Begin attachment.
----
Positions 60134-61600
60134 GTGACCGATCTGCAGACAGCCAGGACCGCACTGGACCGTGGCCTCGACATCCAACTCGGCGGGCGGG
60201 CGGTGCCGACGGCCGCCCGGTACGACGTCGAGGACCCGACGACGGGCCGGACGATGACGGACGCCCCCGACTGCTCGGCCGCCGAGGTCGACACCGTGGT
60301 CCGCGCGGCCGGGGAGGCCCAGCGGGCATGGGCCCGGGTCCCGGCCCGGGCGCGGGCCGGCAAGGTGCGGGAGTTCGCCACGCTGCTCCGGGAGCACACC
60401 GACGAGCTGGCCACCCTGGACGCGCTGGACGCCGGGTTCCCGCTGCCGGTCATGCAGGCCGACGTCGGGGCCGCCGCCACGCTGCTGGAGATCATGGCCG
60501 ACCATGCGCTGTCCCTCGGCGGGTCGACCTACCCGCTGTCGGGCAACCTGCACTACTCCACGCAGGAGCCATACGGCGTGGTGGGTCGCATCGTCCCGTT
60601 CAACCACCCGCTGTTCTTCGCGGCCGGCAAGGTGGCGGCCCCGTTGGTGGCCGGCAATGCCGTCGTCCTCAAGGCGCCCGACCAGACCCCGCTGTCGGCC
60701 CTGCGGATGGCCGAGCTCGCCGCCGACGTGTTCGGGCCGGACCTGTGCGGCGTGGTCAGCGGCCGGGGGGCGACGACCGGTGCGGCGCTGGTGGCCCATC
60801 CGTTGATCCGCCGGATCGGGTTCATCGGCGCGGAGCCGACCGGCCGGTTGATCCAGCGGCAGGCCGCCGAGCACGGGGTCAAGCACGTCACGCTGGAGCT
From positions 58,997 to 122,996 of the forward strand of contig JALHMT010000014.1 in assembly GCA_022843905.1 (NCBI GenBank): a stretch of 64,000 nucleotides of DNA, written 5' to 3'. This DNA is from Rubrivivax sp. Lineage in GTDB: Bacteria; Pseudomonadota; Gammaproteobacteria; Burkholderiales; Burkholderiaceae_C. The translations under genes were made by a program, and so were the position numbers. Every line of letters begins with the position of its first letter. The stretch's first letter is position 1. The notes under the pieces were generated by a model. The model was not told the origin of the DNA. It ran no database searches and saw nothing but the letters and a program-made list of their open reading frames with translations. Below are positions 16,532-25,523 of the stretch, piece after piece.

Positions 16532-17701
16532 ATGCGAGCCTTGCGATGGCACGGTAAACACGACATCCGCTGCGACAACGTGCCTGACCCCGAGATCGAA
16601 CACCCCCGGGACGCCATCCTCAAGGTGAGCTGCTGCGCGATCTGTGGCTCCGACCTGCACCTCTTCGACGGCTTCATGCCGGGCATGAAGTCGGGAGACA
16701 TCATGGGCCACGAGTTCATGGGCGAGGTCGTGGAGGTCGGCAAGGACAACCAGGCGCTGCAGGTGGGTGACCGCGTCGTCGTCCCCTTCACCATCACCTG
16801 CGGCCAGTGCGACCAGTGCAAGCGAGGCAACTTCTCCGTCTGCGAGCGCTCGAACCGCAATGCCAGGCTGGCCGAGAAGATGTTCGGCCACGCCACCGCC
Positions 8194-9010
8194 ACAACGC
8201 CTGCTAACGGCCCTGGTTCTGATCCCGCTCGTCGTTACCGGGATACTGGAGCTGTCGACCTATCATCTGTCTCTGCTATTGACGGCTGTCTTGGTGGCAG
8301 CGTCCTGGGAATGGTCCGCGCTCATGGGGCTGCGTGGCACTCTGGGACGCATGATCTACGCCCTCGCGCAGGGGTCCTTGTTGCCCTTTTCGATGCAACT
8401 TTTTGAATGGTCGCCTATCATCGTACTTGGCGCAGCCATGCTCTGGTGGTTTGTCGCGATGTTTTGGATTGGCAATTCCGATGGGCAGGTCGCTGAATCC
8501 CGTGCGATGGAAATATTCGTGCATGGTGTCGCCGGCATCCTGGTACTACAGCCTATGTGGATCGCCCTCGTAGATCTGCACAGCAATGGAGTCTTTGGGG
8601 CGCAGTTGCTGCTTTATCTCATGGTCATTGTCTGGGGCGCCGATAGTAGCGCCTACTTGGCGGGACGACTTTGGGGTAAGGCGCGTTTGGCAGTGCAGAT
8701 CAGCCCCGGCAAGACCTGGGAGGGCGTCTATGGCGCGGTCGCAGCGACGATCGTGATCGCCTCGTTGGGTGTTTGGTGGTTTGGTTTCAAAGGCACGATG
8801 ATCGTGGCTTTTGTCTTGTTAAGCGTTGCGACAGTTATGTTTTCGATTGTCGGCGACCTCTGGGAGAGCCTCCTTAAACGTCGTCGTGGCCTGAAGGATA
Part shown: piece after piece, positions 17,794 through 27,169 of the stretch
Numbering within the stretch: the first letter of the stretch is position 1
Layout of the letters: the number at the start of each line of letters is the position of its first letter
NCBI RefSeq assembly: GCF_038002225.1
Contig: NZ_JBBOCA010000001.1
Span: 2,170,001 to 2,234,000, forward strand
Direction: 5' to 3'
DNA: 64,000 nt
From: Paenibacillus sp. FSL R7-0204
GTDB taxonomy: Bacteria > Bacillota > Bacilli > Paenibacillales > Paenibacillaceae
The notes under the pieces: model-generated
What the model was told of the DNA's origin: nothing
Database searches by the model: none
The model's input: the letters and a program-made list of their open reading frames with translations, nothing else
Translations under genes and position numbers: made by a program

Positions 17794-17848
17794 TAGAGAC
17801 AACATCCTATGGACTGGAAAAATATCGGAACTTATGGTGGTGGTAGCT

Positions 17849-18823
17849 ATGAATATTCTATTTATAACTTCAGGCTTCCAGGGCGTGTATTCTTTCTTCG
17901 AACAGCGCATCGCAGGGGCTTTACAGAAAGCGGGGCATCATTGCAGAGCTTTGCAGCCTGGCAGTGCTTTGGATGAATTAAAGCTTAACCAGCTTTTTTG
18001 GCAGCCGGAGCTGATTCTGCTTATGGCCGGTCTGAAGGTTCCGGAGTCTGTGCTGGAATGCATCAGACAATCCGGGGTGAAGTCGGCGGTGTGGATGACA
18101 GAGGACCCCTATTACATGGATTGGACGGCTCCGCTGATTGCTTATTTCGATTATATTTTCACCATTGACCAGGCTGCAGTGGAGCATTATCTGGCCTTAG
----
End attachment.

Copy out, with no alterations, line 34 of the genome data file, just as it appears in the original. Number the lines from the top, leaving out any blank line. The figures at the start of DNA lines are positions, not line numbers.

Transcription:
GTDB taxonomy: Bacteria > Bacillota > Bacilli > Paenibacillales > Paenibacillaceae